Times of Youth: What kind of a student were you in your schooling years?
Khurram Hussain: I was always a very quiet and shy kid. Always tried to be modest and respected my teachers. As far as my academics are concerned, I was an average student.
Times of Youth: What is the most difficult aspect of teaching today?
Khurram Hussain: With the advancements in today’s era, students are becoming more knowledgeable and enthusiastic learners. Every student has a passion, an opinion and goals; which is very good, but what I feel is lost somewhere in all this are the ethics and moral values that students in the older times withheld. The same values that I remember abiding by as a kid. In my opinion, inculcating those values back in the students is the most difficult aspect of teaching today.
Times of Youth: What interests do you pursue outside of the classroom?
Khurram Hussain: I enjoy spending my time in learning new things about my subject and anything in general. I also love to play cricket for which I hardly get any time now as all of us friends are busy with our personal and professional lives. Last but definitely not the least; I love to shop especially clothes, watches and shoes.
Times of Youth: Describe your ideal classroom.
Khurram Hussain: An ideal classroom is something non-existent. You can’t imagine to have an ideal example of a place where many imperfect people come together to learn, to get educated. There are going to be mistakes, there is going to be confusion; but I believe an ideal classroom should be a place in which imperfect people go inside and come out learned, knowledgeable and victorious over their imperfections.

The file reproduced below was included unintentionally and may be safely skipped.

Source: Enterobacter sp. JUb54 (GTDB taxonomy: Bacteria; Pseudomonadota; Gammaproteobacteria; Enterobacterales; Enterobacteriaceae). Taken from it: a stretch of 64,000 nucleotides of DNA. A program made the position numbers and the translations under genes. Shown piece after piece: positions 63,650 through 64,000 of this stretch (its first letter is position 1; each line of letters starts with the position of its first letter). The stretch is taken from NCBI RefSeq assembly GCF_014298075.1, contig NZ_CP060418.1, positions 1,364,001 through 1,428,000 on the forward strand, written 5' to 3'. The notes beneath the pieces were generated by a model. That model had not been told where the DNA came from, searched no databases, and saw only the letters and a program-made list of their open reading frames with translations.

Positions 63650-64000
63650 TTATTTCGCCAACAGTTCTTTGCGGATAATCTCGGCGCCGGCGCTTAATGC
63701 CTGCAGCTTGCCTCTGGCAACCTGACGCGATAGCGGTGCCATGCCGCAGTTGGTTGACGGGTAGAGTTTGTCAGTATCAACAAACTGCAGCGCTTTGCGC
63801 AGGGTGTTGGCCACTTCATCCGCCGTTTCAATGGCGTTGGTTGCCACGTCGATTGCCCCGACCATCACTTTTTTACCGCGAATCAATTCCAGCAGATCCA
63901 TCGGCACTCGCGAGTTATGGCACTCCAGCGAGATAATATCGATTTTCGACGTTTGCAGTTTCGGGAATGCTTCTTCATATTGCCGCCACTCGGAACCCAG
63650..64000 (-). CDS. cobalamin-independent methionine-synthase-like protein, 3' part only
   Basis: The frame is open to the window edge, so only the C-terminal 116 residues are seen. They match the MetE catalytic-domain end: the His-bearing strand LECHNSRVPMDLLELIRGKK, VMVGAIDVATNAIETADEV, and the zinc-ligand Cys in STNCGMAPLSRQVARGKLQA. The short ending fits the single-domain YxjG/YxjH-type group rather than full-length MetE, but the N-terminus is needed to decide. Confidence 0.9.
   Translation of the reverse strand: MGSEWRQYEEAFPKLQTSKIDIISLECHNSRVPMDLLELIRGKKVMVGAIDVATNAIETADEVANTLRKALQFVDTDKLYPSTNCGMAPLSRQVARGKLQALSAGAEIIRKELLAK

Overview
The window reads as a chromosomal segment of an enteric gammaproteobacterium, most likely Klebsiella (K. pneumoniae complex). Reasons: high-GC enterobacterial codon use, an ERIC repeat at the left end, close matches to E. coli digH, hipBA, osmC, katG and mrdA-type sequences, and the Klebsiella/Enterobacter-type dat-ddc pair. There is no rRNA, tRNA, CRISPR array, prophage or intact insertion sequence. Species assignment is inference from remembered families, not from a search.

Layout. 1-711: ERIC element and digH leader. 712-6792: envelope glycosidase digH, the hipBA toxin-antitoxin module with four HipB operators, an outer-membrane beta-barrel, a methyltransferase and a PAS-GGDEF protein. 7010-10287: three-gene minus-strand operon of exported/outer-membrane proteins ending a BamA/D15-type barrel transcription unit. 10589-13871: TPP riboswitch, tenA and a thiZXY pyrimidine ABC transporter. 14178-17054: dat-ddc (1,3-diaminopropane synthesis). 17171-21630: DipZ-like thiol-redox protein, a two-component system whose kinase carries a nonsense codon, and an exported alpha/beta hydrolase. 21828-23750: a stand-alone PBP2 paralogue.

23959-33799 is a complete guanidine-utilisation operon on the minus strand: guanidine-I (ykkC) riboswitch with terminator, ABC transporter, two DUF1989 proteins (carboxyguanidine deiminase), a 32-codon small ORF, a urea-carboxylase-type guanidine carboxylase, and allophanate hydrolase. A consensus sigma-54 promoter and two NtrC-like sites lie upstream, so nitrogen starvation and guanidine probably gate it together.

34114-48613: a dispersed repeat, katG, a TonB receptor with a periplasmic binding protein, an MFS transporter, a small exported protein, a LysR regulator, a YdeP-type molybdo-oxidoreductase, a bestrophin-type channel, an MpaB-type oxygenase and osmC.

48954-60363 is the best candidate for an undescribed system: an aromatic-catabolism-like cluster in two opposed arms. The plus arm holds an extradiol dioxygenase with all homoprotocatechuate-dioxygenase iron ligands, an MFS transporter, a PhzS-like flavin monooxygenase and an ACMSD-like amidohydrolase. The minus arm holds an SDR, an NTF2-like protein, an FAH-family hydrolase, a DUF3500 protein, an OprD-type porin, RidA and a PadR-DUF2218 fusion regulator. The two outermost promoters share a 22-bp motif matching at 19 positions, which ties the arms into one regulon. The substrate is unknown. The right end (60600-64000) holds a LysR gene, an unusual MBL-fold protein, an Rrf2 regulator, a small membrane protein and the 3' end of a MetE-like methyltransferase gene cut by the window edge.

Times of Youth: If you could start your career over again, what would you do differently?
Khurram Hussain: If I could start it all over again, I would keep record of every student that I teach and will try to send them greetings on special occasions.
Times of Youth: What is one question nobody has ever asked you— that you wish they asked you?
Khurram Hussain: This is one difficult question to answer. As a teacher of hundreds of students a year, I get asked a lot of questions. When I say a lot, I mean A LOT. So I really can’t come up with what’s still left to ask.
Times of Youth: What message would you like to give to the youth of today?
Khurram Hussain: As I have said in my previous interview, I have a few rules for every person who’s aiming to be successful. It’s more like 4 ingredients or steps to my recipe of success. I share it with my students every year to help them become better people of a better society. It goes something like this:
1) Set a positive goal for yourself. Once you set your goal, you need to make sure that you wholeheartedly intend to serve your religion, country, family and friends.
2) Work as hard as you possibly can with immense determination until you achieve your desired goal. Never give up on your goals in life.
3) Keep strengthening your faith through your prayers, and keep seeking God’s guidance. Believe in yourself, and believe that you are capable of achieving anything in the world as long as you have Allah’s assistance. Success will definitely be yours.
4) Once you have achieved your goal or have come near to it, be grateful to God; spread His word, share His blessings with His men. In the name of Allah, give back the fair share of what you have been blessed with, to the society.
This is exactly what I have followed in my life and I recommend this to every other individual in my life, especially my students.